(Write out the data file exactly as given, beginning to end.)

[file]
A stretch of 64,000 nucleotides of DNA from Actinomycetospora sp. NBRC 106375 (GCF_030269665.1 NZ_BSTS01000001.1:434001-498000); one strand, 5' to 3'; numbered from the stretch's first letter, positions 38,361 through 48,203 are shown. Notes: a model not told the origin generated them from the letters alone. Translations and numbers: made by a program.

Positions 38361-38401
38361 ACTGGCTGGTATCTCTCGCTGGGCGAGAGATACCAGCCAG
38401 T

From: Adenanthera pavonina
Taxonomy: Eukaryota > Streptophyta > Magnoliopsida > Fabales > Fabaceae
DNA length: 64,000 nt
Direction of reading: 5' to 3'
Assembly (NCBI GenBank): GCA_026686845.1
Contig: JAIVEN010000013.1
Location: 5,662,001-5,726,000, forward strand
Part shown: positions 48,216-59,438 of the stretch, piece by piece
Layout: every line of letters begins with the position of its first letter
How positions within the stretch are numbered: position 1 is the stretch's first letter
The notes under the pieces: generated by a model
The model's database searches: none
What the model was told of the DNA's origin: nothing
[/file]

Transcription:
A stretch of 64,000 nucleotides of DNA from Actinomycetospora sp. NBRC 106375 (GCF_030269665.1 NZ_BSTS01000001.1:434001-498000); one strand, 5' to 3'; numbered from the stretch's first letter, positions 38,361 through 48,203 are shown. Notes: a model not told the origin generated them from the letters alone. Translations and numbers: made by a program.

Positions 38361-38401
38361 ACTGGCTGGTATCTCTCGCTGGGCGAGAGATACCAGCCAG
38401 T

From: Adenanthera pavonina
Taxonomy: Eukaryota > Streptophyta > Magnoliopsida > Fabales > Fabaceae
DNA length: 64,000 nt
Direction of reading: 5' to 3'
Assembly (NCBI GenBank): GCA_026686845.1
Contig: JAIVEN010000013.1
Location: 5,662,001-5,726,000, forward strand
Part shown: positions 48,216-59,438 of the stretch, piece by piece
Layout: every line of letters begins with the position of its first letter
How positions within the stretch are numbered: position 1 is the stretch's first letter
The notes under the pieces: generated by a model
The model's database searches: none
What the model was told of the DNA's origin: nothing